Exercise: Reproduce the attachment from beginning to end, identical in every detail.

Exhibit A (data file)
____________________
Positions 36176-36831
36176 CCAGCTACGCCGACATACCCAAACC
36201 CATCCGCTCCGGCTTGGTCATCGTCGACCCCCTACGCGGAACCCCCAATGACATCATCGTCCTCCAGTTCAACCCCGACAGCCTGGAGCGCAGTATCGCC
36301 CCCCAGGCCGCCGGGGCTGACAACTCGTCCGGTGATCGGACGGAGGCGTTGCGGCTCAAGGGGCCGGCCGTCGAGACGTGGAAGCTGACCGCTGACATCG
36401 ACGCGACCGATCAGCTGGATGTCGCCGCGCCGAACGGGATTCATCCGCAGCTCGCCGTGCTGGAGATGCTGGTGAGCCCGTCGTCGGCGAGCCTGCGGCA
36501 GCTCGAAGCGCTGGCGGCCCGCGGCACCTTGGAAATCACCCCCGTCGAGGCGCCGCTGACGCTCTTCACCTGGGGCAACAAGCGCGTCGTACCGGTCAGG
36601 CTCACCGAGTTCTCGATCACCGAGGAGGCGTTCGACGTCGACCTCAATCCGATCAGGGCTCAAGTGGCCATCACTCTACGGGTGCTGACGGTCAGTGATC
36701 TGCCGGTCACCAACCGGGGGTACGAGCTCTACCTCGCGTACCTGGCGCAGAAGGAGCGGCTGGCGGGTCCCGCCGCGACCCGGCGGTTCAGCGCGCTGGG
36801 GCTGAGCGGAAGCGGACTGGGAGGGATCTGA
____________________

Positions 36176-36831
36176 CCAGCTACGCCGACATACCCAAACC
36201 CATCCGCTCCGGCTTGGTCATCGTCGACCCCCTACGCGGAACCCCCAATGACATCATCGTCCTCCAGTTCAACCCCGACAGCCTGGAGCGCAGTATCGCC
36301 CCCCAGGCCGCCGGGGCTGACAACTCGTCCGGTGATCGGACGGAGGCGTTGCGGCTCAAGGGGCCGGCCGTCGAGACGTGGAAGCTGACCGCTGACATCG
36401 ACGCGACCGATCAGCTGGATGTCGCCGCGCCGAACGGGATTCATCCGCAGCTCGCCGTGCTGGAGATGCTGGTGAGCCCGTCGTCGGCGAGCCTGCGGCA
36501 GCTCGAAGCGCTGGCGGCCCGCGGCACCTTGGAAATCACCCCCGTCGAGGCGCCGCTGACGCTCTTCACCTGGGGCAACAAGCGCGTCGTACCGGTCAGG
36601 CTCACCGAGTTCTCGATCACCGAGGAGGCGTTCGACGTCGACCTCAATCCGATCAGGGCTCAAGTGGCCATCACTCTACGGGTGCTGACGGTCAGTGATC
36701 TGCCGGTCACCAACCGGGGGTACGAGCTCTACCTCGCGTACCTGGCGCAGAAGGAGCGGCTGGCGGGTCCCGCCGCGACCCGGCGGTTCAGCGCGCTGGG
36801 GCTGAGCGGAAGCGGACTGGGAGGGATCTGA